“I can do it!” Outside of, say, “Daddy, my head’s bleeding,” are there any four words more dreaded by the modern parent?
Trimming her toenails? “I can do it.” Buckling her seatbelt? “I can do it.” Pushing the shopping cart? “I can do it.” Flambéing bananas Foster? “I CAN DO IT.”
As the ultimate decider about who actually gets to “do it,” you could slowly go insane with worry and frustration as even the most menial tasks become drawn-out trench warfare. But in the end, nobody wants to stifle their kid in an ivory tower of “no,” so at some point you have to unfurrow your brow and lean into the chaos of “yes.” Sure, maybe your child can’t actually parallel-park the pickup like he says he can, but the kitchen? Now there’s a relatively harmless (and easily disinfected) arena for testing the confidence-building boundaries of “I can do it.”
Our first attempt at letting our Little E “cook” for us was before a recent family road trip from Portland to central Oregon. Her mom and I were preparing snacks for the three hour drive and we figured it would be a nice distraction-slash-learning experience to let E make her own food.
She was making a horrendous mess, but she was also helping, learning, and—most importantly—doing it herself.
As her mom and I do-si-do’d from the fridge, to the counter, to the stove, and back again, E stood atop her pink stool rummaging through our kitchen like it was an “everything must go” sale: apple peels, mustard, tiny boxes of raisins, chip crumbs, Kool-Aid packets… Every bit of forgotten kitchen ephemera was in play. Mom rinsed vegetables and mixed salad dressing; E tossed a decade-old brick of seaweed into a bowl. I sliced cheese and turkey; E took a meat tenderizer to a hot dog. Yup, she was making a horrendous mess, but she was also helping (kind of!), learning, and—most importantly—doing it herself.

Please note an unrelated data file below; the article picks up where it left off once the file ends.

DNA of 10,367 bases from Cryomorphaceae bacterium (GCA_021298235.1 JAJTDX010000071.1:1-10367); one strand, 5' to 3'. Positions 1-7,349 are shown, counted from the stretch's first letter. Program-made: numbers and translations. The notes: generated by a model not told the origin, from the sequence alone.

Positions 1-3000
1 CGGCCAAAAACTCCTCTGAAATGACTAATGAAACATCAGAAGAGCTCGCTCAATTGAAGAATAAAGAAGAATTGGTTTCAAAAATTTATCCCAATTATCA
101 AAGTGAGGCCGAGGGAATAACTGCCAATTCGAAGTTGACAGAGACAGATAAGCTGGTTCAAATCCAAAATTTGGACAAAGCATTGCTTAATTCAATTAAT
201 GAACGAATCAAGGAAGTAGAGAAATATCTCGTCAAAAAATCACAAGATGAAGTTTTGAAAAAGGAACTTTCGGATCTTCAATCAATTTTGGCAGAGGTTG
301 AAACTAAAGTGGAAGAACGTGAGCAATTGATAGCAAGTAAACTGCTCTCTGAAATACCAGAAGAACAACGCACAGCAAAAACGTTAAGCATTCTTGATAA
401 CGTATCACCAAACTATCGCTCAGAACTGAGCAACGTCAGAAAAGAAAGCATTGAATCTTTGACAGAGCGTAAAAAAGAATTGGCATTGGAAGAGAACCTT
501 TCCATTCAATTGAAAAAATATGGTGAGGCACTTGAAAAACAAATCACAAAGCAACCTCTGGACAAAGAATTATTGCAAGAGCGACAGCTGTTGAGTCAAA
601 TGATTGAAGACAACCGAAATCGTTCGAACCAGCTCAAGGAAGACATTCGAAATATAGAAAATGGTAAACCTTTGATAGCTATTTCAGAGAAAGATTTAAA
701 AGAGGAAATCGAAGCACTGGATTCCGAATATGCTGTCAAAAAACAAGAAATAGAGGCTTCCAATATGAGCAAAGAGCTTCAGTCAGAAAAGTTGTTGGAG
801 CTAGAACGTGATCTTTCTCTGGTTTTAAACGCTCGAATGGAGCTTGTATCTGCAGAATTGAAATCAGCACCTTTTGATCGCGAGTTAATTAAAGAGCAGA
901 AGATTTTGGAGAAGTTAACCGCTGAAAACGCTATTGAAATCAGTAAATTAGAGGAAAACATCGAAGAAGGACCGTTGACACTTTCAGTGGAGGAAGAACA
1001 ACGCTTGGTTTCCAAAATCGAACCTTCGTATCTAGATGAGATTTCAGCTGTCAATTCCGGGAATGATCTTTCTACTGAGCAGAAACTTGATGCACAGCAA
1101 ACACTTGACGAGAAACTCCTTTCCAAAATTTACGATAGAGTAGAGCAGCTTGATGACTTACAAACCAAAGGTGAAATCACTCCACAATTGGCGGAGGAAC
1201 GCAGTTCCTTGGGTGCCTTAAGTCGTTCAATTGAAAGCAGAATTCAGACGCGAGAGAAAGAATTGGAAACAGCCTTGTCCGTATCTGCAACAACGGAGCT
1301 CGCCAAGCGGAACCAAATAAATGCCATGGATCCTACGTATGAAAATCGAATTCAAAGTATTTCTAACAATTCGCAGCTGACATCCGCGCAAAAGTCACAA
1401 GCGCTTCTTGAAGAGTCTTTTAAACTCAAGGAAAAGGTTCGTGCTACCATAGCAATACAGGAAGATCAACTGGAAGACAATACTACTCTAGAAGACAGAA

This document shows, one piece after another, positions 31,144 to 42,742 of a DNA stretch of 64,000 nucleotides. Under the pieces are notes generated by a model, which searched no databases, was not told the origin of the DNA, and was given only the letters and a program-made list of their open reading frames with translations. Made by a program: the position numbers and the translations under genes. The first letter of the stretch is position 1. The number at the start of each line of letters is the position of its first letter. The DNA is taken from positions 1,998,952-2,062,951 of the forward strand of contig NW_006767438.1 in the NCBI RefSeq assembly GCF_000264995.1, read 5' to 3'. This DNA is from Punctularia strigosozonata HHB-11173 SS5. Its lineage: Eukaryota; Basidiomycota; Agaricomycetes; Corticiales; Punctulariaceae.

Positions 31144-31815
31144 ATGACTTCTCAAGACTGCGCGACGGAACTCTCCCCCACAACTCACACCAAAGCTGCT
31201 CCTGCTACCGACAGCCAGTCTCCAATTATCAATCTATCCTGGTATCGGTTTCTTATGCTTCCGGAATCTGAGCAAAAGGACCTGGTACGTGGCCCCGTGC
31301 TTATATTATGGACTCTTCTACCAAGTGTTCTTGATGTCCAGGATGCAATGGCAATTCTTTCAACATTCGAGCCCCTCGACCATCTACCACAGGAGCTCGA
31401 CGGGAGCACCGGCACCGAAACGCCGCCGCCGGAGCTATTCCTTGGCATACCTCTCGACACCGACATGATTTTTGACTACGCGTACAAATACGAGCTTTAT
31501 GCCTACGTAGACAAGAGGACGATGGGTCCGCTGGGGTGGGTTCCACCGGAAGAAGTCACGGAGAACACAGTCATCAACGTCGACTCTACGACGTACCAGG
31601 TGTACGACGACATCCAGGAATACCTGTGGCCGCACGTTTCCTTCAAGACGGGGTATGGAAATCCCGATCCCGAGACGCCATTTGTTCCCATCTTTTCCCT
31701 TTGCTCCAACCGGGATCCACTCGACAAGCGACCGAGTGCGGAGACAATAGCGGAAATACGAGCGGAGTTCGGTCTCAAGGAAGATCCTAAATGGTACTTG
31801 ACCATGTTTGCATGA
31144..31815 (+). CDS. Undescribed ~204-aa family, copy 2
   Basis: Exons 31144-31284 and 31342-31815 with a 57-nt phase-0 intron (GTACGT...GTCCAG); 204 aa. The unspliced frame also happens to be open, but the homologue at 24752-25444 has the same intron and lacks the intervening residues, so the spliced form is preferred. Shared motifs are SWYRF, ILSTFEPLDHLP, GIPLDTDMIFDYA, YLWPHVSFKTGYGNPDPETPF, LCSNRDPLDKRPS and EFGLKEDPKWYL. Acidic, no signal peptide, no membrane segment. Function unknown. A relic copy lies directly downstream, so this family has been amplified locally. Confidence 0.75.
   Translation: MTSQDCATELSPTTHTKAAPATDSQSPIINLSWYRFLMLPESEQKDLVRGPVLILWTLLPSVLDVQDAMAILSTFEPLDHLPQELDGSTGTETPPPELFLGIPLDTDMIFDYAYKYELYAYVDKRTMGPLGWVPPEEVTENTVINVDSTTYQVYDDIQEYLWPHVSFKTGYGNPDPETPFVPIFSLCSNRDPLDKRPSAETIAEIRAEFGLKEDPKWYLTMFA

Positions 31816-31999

An hour into the drive, we were cruising through a gauntlet of pines, snow-tipped mountains, and bustling streams. Our shoulders began to unclench. I rolled the windows down and turned the stereo up. The time was right for a snack.
As my wife reached into the cooler and pulled out our normal human food, from the rearview I watched E rifle through her Moana backpack and wrestle out her misshapen, slightly oozing Franken-sandwich. And then I noticed she was handing it to me.
“Here you go, Dad,” big blue eyes moistening on cue. “Eat it.”
“Eat it, Dad,” she said. “I love you and I made it and you have to eat it.”
Her logic was flawless. I smiled condescendingly and aped taking a giant bite from her lovingly prepared monstrosity of goo and gristle.
“No,” she said sternly. “Eat it…for reals.”
Outflanked by a five-year-old (again).
E’s mom is the smart one, I’m the comic relief—these are our roles and there is no changing of lanes, especially when it comes to putting gross things in your mouth. So I stepped up and accepted the offering. With one hand on the steering wheel and the other trying to hold the sopping combo of bread and garbage together, I took a deep breath and dug into my daughter’s creation.
It smelled like a mildewed rag and had the mouthfeel of pond scum and wet belly button lint. Raisins, stale chips, and ketchup—and is that a cocktail toothpick fringe?—collided on my tongue. No matter how much I chewed, my brain couldn’t convince my throat to swallow.
In the rearview, I watched E beaming with pride.
“Delicious,” I lied, licking my lips for effect.
When we pulled over at the next rest stop, I told E it was so the dogs could stretch their legs. In fact, it was so I could go to the men’s room and return E’s snack to the bowels of hell from whence it came.
But hey, Le Bernardin wasn’t built in a day. Her next sandwich will be better. I bet it won’t even make me puke.
She can do it.
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